Now some projects can’t ever really be finished, the nature of it doesn’t have an end in sight. Like blogging. You never really finish blogging. You may finish a blog post or finish a week of working on the blog, but there’s always something else to do. A blog is a living, breathing project that requires constant attention and maintenance.

It’s perfectly fine for a writer to have one or two projects that never end. For me, that means my blogging. There’s no end to it unless I consciously decide to stop.

But with other projects–books, short stories, songs or whatever else you’re working on–there’s an endpoint. There’s a point where you can actually call something done. It’s published. It’s out in the world where it can be read and enjoyed by others.

It’s finished.

Along with procrastination, finishing tends to be one of the biggest hurdles that writers and creatives face. Because it’s easy to start projects; to pick up a new hobby or begin yet another story.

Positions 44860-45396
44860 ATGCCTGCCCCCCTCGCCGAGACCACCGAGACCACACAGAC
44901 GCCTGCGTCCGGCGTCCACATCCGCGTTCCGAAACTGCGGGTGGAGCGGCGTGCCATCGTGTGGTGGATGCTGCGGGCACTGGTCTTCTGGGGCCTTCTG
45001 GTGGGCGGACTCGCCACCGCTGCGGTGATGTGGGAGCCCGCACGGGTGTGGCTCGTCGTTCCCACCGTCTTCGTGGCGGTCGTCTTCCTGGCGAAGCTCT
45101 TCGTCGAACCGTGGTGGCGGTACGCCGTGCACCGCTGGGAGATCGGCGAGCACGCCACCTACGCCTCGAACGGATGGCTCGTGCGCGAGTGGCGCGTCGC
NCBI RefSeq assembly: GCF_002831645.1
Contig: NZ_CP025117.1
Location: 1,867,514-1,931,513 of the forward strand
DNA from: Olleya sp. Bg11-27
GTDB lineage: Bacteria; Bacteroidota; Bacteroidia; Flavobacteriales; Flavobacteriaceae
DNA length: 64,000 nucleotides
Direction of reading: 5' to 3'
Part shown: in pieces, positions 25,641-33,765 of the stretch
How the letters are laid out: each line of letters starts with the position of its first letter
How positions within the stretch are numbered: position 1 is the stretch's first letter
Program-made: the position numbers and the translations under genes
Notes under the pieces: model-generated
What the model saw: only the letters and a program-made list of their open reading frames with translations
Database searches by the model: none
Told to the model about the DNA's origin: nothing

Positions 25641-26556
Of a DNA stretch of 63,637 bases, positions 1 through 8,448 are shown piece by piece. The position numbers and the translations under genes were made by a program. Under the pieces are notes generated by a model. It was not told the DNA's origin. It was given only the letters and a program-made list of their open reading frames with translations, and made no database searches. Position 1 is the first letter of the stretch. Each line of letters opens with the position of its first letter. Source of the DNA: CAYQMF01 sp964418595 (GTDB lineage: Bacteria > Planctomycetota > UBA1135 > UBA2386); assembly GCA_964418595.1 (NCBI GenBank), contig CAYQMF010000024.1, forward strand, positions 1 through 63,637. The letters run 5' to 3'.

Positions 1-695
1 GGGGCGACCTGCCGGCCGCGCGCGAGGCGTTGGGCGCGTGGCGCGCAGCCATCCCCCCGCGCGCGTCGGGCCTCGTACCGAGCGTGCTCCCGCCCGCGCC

But finishing said project or said story?

Harder. And for some, MUCH harder.

Because if you’ve never actually finished anything before, you haven’t yet built the habit of finishing. You just keep on starting stuff and working on it, but you never actually get to the point where you can call it done.

Now done means something different for each writer and each project. Some projects require more time than others, and some writers need more time to work on and process stuff than others do.

But either way, you have to eventually get to a point where you’re done. Where you’ve finished and you no longer have to work on that project.

It’s done.

It’s published.

It’s out in the world.


Becoming a finisher is a super important thing for every writer and creative person. If you’re not a finisher, you’ll always be starting things, but never having the satisfaction of getting it done.